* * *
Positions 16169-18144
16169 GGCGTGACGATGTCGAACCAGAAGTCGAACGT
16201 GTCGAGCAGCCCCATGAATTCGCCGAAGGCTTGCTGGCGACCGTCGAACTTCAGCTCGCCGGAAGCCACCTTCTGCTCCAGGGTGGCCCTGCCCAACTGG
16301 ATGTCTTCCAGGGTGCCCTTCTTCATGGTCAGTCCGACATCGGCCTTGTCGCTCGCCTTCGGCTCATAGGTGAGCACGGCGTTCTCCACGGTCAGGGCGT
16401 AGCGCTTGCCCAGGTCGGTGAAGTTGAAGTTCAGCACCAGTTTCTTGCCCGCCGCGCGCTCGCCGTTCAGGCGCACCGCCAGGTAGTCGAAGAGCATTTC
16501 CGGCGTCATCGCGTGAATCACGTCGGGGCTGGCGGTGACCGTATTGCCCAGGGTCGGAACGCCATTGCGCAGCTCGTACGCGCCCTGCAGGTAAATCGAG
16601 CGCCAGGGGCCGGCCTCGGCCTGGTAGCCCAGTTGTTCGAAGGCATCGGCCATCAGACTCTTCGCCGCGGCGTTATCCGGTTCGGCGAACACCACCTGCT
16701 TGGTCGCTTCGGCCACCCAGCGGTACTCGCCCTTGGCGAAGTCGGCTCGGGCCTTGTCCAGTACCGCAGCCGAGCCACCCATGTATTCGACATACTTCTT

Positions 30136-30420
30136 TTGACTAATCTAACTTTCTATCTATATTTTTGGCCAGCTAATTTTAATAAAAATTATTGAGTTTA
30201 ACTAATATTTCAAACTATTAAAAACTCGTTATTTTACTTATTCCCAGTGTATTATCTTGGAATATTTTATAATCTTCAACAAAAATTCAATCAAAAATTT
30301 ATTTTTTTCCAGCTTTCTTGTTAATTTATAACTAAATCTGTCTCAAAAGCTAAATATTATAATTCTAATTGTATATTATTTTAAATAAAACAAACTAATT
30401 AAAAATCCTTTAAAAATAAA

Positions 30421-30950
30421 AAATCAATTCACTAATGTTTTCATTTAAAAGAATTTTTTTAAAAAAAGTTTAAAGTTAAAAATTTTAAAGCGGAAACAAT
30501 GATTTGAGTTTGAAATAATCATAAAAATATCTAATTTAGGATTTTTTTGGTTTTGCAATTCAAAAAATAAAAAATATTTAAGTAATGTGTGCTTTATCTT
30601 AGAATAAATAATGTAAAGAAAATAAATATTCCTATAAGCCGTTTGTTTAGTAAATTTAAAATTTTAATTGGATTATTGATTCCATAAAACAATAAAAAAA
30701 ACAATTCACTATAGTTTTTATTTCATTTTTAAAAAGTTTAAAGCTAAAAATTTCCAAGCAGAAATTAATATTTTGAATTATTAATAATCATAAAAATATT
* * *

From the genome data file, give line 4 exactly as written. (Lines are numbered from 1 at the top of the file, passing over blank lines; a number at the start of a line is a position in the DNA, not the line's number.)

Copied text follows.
16301 ATGTCTTCCAGGGTGCCCTTCTTCATGGTCAGTCCGACATCGGCCTTGTCGCTCGCCTTCGGCTCATAGGTGAGCACGGCGTTCTCCACGGTCAGGGCGT